Work and freedom

According to our manuals there are four primary duties of a health extension volunteer:

1. Sensitize and educate on decentralization of the government and health sector in Zambia, and the role of Peace Corps in that system.
2. Form/reform neighborhood health committees and help them understand their role.
3. Capacity build community-based organizations, neighborhood health committees, and individuals.
4. Act as a linkage to the district and to NGO’s working in Zambia and international.

Our every waking moment is spent developing ways to meet these goals. Every action in our community is tailored to integrate into them. Be it solar driers for food security, education on organization formation to build capacity, linkages to NGOs to provide trainings and facilitate the enrichment of human capital in our catchments.

Now Zambia is peculiar. It’s one of a handful of posts that still necessitates provincial houses. Our sites are in the bush. We live in mud, dirt, grime, and love it…without power, living under a constant rain of sawdust and dirt and god only knows what else from our thatch roofs, fetching, treating, and conserving water in traditional ways..Bathing, for the most part out of a bucket in a grass shelter standing on a mealie meal sack filled with sand (it’s classier that way).

We work 24/7 – 28 days of the month. Completely isolated from our culture, families and lives in the U.S. Often we’re the only non-Zambian in 30 to 50 km. Some of the people we work with have never seen or met a non-Zambian before and if the volunteer is White, Black, Asian, or anything else not Zambian, it’s a wonder. Children stare for hours, adults are a little more subtle but no less conditioned and prejudiced against an outsider.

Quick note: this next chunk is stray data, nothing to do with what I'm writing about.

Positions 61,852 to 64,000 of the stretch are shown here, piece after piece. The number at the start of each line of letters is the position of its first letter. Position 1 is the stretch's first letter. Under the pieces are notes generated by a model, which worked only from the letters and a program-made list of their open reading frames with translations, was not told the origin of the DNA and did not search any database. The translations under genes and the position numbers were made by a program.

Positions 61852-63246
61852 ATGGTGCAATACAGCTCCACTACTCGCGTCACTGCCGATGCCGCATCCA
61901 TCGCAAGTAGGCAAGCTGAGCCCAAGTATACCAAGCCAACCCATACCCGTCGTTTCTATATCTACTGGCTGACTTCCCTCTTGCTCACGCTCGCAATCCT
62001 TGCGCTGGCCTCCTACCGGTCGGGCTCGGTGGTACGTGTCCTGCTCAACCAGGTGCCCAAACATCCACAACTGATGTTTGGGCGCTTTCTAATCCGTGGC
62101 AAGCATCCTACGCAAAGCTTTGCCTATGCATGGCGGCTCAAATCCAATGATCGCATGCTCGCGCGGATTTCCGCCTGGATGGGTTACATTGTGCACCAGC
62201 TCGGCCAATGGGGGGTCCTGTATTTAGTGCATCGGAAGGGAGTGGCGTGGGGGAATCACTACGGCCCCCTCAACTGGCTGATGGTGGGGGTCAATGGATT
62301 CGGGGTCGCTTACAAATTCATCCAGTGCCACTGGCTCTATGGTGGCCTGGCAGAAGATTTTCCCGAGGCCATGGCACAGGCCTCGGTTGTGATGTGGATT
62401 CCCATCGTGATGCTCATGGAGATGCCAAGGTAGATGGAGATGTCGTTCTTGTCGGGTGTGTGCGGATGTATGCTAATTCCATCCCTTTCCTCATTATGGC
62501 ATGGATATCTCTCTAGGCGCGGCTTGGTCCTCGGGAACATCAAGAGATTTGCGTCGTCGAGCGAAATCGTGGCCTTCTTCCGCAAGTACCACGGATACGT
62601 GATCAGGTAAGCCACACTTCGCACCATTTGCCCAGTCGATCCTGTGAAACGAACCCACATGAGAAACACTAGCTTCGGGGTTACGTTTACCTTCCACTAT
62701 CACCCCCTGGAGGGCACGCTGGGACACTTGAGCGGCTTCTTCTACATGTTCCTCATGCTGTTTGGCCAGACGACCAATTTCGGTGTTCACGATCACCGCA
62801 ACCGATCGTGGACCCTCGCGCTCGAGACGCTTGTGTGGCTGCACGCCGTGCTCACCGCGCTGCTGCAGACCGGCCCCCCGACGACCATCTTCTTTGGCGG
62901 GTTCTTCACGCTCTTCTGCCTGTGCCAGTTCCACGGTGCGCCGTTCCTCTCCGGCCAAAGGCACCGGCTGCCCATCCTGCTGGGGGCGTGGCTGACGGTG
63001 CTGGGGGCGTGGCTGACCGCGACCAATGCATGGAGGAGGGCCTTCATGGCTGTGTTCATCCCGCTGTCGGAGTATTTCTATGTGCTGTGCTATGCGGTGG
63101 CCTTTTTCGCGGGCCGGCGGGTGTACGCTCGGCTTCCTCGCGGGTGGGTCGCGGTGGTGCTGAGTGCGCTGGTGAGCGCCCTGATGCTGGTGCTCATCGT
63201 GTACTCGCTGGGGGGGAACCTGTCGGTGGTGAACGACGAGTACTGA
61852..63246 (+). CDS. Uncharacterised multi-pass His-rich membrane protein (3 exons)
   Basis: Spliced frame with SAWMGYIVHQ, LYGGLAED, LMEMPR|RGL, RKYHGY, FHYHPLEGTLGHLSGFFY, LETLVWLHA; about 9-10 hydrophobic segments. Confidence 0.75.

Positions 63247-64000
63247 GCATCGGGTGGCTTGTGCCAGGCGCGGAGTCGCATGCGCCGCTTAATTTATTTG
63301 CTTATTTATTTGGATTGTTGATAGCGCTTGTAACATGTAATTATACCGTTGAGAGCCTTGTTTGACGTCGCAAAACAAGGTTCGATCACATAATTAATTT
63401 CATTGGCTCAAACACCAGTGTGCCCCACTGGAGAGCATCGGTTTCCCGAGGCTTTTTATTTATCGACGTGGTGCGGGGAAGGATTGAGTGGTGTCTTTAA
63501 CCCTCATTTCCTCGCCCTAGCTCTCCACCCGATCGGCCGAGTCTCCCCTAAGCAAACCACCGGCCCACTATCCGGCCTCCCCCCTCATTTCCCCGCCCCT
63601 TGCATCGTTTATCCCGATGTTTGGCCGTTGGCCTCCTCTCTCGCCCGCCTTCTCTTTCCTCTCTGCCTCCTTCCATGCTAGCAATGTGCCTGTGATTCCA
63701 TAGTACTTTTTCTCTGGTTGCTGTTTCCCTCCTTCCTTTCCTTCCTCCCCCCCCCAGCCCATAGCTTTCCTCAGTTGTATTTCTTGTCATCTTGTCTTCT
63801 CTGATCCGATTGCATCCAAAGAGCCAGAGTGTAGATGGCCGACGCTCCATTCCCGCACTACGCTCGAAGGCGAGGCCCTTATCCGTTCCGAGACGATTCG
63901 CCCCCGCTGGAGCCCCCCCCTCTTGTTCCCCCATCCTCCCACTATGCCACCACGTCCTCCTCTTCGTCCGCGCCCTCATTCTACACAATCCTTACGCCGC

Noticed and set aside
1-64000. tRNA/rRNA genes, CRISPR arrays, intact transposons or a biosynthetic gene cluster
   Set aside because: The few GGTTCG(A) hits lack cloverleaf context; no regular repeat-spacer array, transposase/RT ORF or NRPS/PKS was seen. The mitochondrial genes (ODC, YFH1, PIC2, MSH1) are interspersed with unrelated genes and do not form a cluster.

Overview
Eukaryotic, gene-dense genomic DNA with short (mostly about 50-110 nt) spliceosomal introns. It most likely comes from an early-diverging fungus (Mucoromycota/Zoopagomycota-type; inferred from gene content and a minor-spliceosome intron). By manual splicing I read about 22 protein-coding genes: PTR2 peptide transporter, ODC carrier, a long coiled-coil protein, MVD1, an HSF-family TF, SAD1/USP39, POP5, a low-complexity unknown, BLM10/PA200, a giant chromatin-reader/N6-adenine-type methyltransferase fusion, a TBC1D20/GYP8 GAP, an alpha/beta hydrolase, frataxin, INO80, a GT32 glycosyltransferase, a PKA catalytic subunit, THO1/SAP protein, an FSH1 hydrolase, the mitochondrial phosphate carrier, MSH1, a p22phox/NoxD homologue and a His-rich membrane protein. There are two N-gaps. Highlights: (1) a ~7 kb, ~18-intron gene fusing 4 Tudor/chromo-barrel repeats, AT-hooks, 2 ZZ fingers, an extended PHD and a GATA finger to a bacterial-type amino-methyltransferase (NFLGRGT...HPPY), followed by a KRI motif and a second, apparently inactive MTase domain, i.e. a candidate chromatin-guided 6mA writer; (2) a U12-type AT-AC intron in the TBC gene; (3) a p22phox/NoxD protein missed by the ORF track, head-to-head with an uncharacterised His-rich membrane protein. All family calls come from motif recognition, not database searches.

We are living in a fishbowl and given 4 days of freedom a month from that constant curiosity and judgement in the form of a stay at the provincial house. A protected compound with showers (amazing), electricity, other Americans, stoves, American culture and media. It’s a mental and physical break and the recovery time that keeps us sane.

Even as technology races forward and we can keep in touch using cell phones, find power through solar voltaics, and listen to Voice of America over a short wave radio, the provincial house is more necessary than ever.

It’s a place of expression, relaxation, work, and enjoyment. It’s our safety outlet.

I did mention work in there. The provincial house acts as a center of learning and education for volunteers during their service. It’s not some frat house for wild American abandon, but an institution of sharing, cultured expression and capacity building for us, the volunteers.

The provincial capital has offices of NGO’s, government provincial level contacts, and resources that can be accessed to facilitate development in our communities.

Visiting the house is a mixture – work and education, learning and sharing, and after business hours, relaxation and release from the oppressive realization that you’re the only one in your village that understands your humour, background, culture, and actions. It’s a place where you fit and don’t have to explain every action.

That’s pretty awesome. Thanks PCZ. We appreciate it!






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